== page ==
In the aftermath of the tragedy, however, Boukreev said that he'd had a second conversation with Fischer above the Hillary Step after the other climbers had left. In this conversation, according to Boukreev, Fischer agreed that Boukreev should descend ahead of all of his teammates in order to prepare tea and gather oxygen in order to bring them to anyone who needed them.
Krakauer is convinced -- or at least, he says, he is "98 percent convinced" -- that Boukreev invented this second conversation. "This was a new story," he says. "Scott [Fischer] was walking away -- he didn't wait around."
Besides Krakauer, the only other living climber who was there for the first -- and perhaps the only -- part of that conversation is Adams, a retired Wall Street bond trader who now spends most of his time in the Rocky Mountains. Along with DeWalt and Sandy Hill Pittman, a wealthy Manhattan socialite and climber who also came off poorly in "Into Thin Air," Adams is among Krakauer's harshest critics.
Adams acknowledges that he doesn't know if the conversation took place, but argues that "it is impossible for Jon to say that there was no second conversation. It may not have happened while he was up there. It may have happened later. But I wasn't there, and he wasn't there, either."
For his part, Krakauer says Adams has changed his story. Krakauer supplied Salon with typed notes from an untaped telephone interview with Adams in July 1996. In those notes, Adams says that Boukreev's "memory of the conversation between him and Scott ... is somewhat different than mine. As I remember it, he told Scott he was going to go down with me. He says he told Scott that he was going down ahead of everybody. But we talked through our differences and reached some agreement."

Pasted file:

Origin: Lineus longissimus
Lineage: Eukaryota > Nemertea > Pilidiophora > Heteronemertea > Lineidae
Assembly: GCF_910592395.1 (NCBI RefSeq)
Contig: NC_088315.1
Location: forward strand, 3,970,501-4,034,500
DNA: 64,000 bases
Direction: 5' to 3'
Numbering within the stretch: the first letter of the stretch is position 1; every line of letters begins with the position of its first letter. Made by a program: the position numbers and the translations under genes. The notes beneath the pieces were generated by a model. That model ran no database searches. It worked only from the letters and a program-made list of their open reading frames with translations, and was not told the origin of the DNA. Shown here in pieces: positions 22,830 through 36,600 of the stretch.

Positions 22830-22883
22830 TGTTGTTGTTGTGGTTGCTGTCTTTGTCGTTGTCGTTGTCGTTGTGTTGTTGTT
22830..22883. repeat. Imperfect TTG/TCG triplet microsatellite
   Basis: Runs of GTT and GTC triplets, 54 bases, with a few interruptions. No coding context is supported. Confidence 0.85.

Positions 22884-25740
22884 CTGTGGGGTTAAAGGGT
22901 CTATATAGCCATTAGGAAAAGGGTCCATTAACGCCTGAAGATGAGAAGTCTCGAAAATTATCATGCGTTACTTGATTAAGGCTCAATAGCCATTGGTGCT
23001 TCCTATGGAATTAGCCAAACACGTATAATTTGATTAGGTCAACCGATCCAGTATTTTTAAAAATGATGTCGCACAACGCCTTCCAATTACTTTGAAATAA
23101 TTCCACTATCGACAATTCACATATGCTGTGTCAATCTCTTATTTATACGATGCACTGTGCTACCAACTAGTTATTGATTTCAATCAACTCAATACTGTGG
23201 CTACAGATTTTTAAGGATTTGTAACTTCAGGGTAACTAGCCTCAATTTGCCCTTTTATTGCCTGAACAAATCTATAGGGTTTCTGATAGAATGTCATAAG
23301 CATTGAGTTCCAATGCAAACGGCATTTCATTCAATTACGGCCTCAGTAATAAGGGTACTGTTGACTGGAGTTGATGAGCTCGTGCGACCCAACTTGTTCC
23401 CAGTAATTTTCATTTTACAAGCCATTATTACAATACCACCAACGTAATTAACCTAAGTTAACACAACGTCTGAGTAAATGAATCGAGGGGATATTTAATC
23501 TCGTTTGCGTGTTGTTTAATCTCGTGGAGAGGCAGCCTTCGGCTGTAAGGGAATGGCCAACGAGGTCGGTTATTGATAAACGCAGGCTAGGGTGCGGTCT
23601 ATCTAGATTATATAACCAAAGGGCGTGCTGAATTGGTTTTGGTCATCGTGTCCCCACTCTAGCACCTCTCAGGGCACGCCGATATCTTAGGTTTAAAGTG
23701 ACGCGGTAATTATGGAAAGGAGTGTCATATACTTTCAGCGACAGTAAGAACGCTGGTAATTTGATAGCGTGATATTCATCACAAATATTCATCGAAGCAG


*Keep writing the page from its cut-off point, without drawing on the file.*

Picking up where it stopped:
Adams doesn't recollect making those comments. "I think Krakauer misquoted me, and took things I said out of context," he says. Krakauer replies that he'd stake his professional reputation on their veracity.
Adams also implies that Krakauer had good reason to vilify Boukreev. "Krakauer couldn't acknowledge Anatoli as the hero of this story," he says. "Because if Anatoli is the hero, who's going to get the book contract? Anatoli, not Jon."
Krakauer remains skeptical about the notion of a second conversation, but he is willing to concede the slight possibility it did indeed happen. "OK, let's say for the sake of argument I missed it," he says. "How does that change anything? Fischer was virtually comatose. Anatoli says to him, 'I'm going to go make tea.' Fischer was in no shape to be making decisions, and Anatoli should have known better." This was another example, Krakauer says, of Boukreev "blaming Fischer for his own bad decisions. Getting permission did not make it right."
The final wrinkle is that DeWalt claims in "The Climb" that there was another, earlier plan to have Boukreev descend the mountain ahead of clients. In the book he quotes a woman named Jane Bromet, a correspondent for Outside online, as saying that Fischer had discussed such a plan with her in the days before the climb. (In a letter to DeWalt after "The Climb" was published, Bromet disputed the quote -- she said her conversation with Fischer happened weeks, not days, before the climb, and that he never mentioned it again.) The Bromet quote now seems like a red herring; even DeWalt admits that if Fischer had mentioned such a plan, Boukreev was probably never made aware of it. Disgusted, Krakauer cites DeWalt's use of the quote as another example of what he calls "The Climb's" intellectual dishonesty. DeWalt replies that, by ignoring even the possibility of both plans, Krakauer abdicated his journalistic responsibility.
In any case, most mountaineers agree on two central points: A guide should, in general, remain with his clients; and Boukreev's failure to carry oxygen made it extremely difficult for him to do that. If Boukreev had carried oxygen, he would likely not have been forced to descend early, and might have been able to save more climbers.